Hemp in Latin America: Milestones Among Growing Pains
By Esteban Rossi I., Special Contributor to New Frontier Data
Hemp cultivation offers promising opportunities for firms interested in producing flower, seed, and fiber. In 2020, Colombia and Uruguay began building the foundations of the hemp value chain while neighbors paid close attention. Though agronomical difficulties coupled with regulatory hurdles caused growing pains, the hemp industry is beginning to take off.
Latin America is well positioned to grow industrial hemp. The region offers extensive tropical lands at affordable prices, and leverages substantive agricultural experience producing crops and commodities for global markets. Notable examples include sugar, soybeans, palm oil, and beef. Still, a combination of circumstances delayed the growth of the industry.
Figure 1. Uses and applications of hemp if various industries.
The primary growing pains were caused by the incremental evolution of the market’s regulatory framework. While investors’ attention focused on cannabis, and governments struggled to regulate cultivation and extraction, development of hemp production was being overlooked, most notably in Uruguay (i.e., Law 19.72) and Colombia (i.e., Decree 613), respectively.
Subsequently, the availability of hemp cultivars adapted to the tropics created a supply bottleneck. Since most industrial hemp cultivars were developed in temperate countries, it was necessary to develop new cultivars better suited to the climate, light, and soils throughout the region. Consequently, numerous firms remain focused on strain selection and seed production. After those production challenges are solved, hemp cultivation will expand rapidly.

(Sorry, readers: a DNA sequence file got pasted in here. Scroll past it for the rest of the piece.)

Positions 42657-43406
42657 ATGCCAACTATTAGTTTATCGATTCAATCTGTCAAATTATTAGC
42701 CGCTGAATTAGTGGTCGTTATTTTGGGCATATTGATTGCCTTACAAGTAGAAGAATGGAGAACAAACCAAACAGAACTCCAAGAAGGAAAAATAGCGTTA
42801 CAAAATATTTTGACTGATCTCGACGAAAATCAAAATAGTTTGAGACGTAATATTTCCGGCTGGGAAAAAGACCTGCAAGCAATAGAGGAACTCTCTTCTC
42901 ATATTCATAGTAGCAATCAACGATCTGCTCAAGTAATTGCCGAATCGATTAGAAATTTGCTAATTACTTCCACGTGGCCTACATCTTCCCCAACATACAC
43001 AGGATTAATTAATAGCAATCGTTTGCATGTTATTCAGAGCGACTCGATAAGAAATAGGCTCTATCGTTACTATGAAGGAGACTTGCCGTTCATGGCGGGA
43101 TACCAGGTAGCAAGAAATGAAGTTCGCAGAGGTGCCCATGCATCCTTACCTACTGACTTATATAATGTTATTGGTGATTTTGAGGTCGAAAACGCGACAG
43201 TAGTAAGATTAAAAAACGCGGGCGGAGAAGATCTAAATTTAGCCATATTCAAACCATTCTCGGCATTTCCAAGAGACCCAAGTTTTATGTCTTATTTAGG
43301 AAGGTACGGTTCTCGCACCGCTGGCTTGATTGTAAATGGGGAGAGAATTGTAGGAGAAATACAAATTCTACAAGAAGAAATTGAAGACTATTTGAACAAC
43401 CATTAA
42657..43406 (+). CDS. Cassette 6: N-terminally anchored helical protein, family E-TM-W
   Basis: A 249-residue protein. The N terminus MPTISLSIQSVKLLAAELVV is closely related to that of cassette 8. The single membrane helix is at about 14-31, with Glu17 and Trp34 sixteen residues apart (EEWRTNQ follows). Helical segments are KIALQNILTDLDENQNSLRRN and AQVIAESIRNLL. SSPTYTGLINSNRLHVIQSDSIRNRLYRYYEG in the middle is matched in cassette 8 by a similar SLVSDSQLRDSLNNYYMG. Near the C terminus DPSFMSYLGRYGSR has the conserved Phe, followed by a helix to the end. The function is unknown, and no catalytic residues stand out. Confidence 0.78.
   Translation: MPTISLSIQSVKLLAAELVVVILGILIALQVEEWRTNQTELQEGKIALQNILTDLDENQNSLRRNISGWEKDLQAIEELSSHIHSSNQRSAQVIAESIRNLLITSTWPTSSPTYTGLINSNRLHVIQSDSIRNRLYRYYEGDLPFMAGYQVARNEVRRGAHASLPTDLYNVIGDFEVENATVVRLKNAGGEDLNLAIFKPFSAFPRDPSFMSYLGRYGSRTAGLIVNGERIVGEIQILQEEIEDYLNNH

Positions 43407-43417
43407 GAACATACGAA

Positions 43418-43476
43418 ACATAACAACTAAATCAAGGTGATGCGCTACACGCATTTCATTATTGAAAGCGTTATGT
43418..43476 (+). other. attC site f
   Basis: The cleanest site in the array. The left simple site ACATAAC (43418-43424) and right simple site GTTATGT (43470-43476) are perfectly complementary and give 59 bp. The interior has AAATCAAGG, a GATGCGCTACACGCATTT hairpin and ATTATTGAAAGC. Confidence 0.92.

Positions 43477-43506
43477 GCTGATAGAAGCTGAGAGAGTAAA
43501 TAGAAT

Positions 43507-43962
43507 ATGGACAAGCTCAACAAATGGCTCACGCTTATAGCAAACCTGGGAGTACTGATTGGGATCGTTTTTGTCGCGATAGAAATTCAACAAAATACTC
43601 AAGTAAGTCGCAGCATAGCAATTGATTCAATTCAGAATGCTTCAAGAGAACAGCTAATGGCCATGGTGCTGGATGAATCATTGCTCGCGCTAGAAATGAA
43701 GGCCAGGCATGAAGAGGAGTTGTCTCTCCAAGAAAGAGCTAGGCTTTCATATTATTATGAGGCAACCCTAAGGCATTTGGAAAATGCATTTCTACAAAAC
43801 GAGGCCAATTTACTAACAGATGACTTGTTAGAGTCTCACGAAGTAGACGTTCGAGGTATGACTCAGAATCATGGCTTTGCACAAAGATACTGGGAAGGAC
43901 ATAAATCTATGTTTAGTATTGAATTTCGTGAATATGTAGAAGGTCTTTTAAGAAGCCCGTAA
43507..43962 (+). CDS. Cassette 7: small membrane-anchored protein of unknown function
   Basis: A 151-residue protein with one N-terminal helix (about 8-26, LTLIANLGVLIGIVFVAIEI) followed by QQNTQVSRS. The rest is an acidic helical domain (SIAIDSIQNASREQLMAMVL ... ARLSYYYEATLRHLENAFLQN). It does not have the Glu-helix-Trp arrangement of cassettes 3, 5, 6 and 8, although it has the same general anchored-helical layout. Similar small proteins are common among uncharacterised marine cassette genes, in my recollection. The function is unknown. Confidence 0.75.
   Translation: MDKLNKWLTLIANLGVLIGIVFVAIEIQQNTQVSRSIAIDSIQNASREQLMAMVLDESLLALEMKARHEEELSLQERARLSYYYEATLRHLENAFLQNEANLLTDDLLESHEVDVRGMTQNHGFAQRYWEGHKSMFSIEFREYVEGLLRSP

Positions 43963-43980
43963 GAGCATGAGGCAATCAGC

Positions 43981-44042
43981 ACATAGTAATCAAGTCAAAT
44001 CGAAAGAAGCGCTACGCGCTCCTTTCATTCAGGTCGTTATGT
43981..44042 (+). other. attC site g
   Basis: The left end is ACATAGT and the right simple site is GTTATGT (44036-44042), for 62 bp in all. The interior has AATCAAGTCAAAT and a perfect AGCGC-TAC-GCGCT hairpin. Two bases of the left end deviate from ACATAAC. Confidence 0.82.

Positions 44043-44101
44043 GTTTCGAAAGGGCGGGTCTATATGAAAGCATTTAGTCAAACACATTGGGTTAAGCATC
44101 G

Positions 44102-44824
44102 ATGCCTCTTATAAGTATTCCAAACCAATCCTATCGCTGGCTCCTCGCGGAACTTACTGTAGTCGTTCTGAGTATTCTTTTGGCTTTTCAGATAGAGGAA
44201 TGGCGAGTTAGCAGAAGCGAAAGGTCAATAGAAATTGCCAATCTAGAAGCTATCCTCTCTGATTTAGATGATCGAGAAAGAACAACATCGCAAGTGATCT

In August, the Colombian Agriculture Institute (ICA) authorized the firm Cañamo Industrial de Colombia the importation of roughly 20 kilograms (kg) of hemp seeds from Eastern Europe for testing purposes, and updated the methodology for agronomic trials with hemp cultivars. The leadership from Dr. Luis Alberto Rosero from ICA was crucial to complete the milestone. Thanks to those advances, numerous firms are poised to complete trials and register their cultivars before the end of the year. Consequently, commercial seeds will reach the domestic market by 2021.
Uruguayan firms also reached important milestones. First, the government updated and eased the requirements for the export of CBD flower (i.e., less than 1% THC), allowing producers to sell crops harvested in 2018, 2019, and 2020 (e.g., Decree 305, August 2020). Moreover, the executive branch as well as the Ministry of Livestock, Agriculture, and Fisheries are actively promoting the industry overseas to position the country as a leading exporter both of hemp flower and CBD extracts.
Similarly, Paraguay is taking pains to prosper in the hemp industry. The government declared hemp as a strategic priority, thereby facilitating seed importation for testing purposes, and is currently developing production guidelines (e.g., Decree 2527-2019). Moreover, the executive branch is encouraging farmers to grow hemp in small plots of up to 2 hectares (ha) for seed, grain, and fiber. Government estimates indicate that up to 25,000 families could benefit from hemp cultivation. Those advances resonated with public opinion, with hopes that hemp can offer a much-needed economic boost.
In sum, recent legislative advances in the region illustrate the growing public interest in industrial hemp. Ecuador recently approved and published guidelines for hemp production, and Mexico and Brazil could follow in 2021. Mexico allows hemp imports but remains focused on adult-use regulation. Meantime, in Brazil the assembly just began discussing a hemp bill. It is too early to anticipate how the two markets will develop.
In 2021, hemp firms and investors should prepare to accelerate their operations to try and recover the time lost in 2020. Nevertheless, those delays will prove valuable in serving to update business projections, strengthen agronomic processes, and expand commercial networks.